Gamboge is a dry resin obtained from Garcinia hanburyi
Gamboge is a dry resin obtained from Garcinia hanburyi HOOK. f. (Guttiferae). It has a variety of bioactivities, including detoxifying, homeostasis maintaining, anti-inflammatory and parasiticidic effects. Available evidence suggests that gamboge bears anticancer characteristics with gambogenic Cyclic Pifithrin-α hydrobromide (GNA) and gamboge acid (GA) being its main components.. The formula of GNA in GA Bozhou samples is 12.61%, which was published in the Biol. Pharm. Bull . Accumulating evidence demonstrated equal antitumor effect of GNA, showing a wider spectrum of antitumor effect and lower toxicity than that of GA. The simple extraction technology, low cost and obvious anti-tumor effect make it have obvious development and research value. In recent years, our lab has conducted research on the anticancer effects of GNA. Our results show that GNA can inhibit a variety of tumor cells, such as HT-29, K562, A549 , CNE-1 , HepG-2 , U251  and HeLa cells , to name a few. Our previous studies showed that GNA inhibits cell growth and proliferation and induces apoptosis in CNE-1 cells . The existing evidence indicates that the VSOR Cl− channels have an effect on NPC. Although some studies have shown that there is variation in the effects of drug activities on VSOR Cl− currents in NPC , further exploration is necessary to reveal the mechanism by which VSOR Cl− channel-induced NPC cell apoptosis is induced. In this paper, we hypothesize that VSOR Cl− channels are involved in the GNA-induced apoptosis of CNE-2Z cells. To confirm this hypothesis, we investigated VSOR Cl− currents in CNE-2Z cells treated with GNA. The signaling mechanisms potentially involves in the development of GNA-induced apoptosis in CNE-2Z cells are also discussed.
Materials and methods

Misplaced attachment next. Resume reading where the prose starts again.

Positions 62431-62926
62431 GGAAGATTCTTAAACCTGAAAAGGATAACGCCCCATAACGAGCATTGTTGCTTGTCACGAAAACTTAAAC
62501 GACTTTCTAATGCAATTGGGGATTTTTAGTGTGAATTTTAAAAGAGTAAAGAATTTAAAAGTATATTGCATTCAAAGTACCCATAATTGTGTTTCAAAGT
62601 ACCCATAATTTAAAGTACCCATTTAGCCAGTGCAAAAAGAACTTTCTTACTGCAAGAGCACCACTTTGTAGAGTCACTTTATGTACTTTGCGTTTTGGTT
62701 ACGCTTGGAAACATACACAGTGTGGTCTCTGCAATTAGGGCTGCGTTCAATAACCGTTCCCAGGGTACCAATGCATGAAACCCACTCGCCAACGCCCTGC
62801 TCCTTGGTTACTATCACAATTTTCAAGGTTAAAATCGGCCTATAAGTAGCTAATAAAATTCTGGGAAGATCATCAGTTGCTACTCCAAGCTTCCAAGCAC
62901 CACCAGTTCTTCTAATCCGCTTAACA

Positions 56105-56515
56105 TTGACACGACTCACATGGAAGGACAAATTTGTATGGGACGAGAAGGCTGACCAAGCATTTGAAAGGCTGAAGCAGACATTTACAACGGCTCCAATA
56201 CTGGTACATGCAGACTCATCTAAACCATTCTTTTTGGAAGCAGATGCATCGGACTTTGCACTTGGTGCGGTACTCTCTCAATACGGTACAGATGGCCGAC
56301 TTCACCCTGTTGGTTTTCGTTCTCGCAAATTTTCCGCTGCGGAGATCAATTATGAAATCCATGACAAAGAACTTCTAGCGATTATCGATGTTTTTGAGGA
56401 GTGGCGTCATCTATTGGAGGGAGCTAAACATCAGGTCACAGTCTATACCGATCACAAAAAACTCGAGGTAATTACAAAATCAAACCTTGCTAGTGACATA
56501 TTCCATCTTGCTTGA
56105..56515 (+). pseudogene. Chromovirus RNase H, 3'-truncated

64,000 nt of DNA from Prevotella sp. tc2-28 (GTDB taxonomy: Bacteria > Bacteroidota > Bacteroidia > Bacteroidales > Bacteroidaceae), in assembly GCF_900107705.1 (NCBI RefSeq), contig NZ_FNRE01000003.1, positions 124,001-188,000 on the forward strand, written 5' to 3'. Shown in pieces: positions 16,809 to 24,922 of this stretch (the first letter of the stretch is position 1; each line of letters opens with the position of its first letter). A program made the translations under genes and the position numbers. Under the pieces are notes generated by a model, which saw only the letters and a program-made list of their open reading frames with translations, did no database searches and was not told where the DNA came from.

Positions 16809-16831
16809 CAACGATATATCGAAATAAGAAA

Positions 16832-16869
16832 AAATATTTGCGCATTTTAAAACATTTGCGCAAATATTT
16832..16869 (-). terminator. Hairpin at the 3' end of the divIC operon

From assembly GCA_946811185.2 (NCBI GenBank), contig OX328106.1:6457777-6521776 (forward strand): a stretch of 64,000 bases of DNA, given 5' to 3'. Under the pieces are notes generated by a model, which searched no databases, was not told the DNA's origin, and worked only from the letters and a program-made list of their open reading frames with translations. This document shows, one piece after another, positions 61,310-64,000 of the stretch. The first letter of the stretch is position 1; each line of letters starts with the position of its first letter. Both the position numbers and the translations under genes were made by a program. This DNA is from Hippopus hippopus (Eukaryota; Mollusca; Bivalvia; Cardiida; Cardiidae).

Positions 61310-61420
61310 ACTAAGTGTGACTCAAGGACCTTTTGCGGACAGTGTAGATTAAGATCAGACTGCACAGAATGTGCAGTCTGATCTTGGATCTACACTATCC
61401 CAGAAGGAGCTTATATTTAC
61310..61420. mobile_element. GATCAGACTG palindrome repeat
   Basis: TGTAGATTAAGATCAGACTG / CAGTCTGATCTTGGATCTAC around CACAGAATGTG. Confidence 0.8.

Discussion As suggested in a previous study, GNA is capable of inhibiting cell diffusion in non-small cell lung cancer, gastric cancer, liver cancer, colon cancer and ovarian cancer [27,33]. The curative effect of GNA and the mechanisms by which it exerts its effects are a topic of wide concern. GNA exhibited no apparent inhibitory effect on L929 mouse fibroblast cells for 72 h , human umbilical vein endothelial cell line was also applied to assess the preferential inhibition and positive result was observed. In this study, the effect of GNA on the activation of chloride channels was measured with the patch clamp technique. The experimental results showed that extracellular perfusion with GNA activated a current with obvious outward dominance. The current direction was consistent with that of chloride ions under different voltages. In addition, DIDS or DCPIB inhibited the current. These effects are in agreement with findings described in the literature  and suggest that the current may be a VSOR Cl− current. The concentration of intracellular ions was detected using a chloride-sensitive fluorescent indicator (MQAE) after we quenched the fluorescence intensity of intracellular chloride ions. These results indicate that there is a negative correlation between the fluorescence intensity of MQAE and the concentration of intracellular chloride ions. In addition, the fluorescence intensity of MQAE was higher after treatment with GNA, indicating that the concentration of intracellular chloride ions was lower and that chloride ion channels had opened. Conversely, the fluorescence intensity of the cells declined when DIDS and DCPIB were added, indicating a dramatic increase in the concentration of intracellular chloride ions. These results indicate that GNA promotes the opening of chloride ion channels and increases the efflux of chloride ions, while DIDS and DCPIB have completely opposite effects. Patch clamp experiments demonstrated that GNA activates VSOR Cl− currents in the CNE-2Z cell membrane, and chloride channel blockers suppressed the activation of VSOR Cl− currents in GNA-activated CNE-2Z cells. However, VSOR Cl− channels participate in the regulation of apoptotic volume reduction by mediating the transmembrane transport of chloride ions, and this process may be involved in GNA-induced apoptosis in CNE-2Z cells.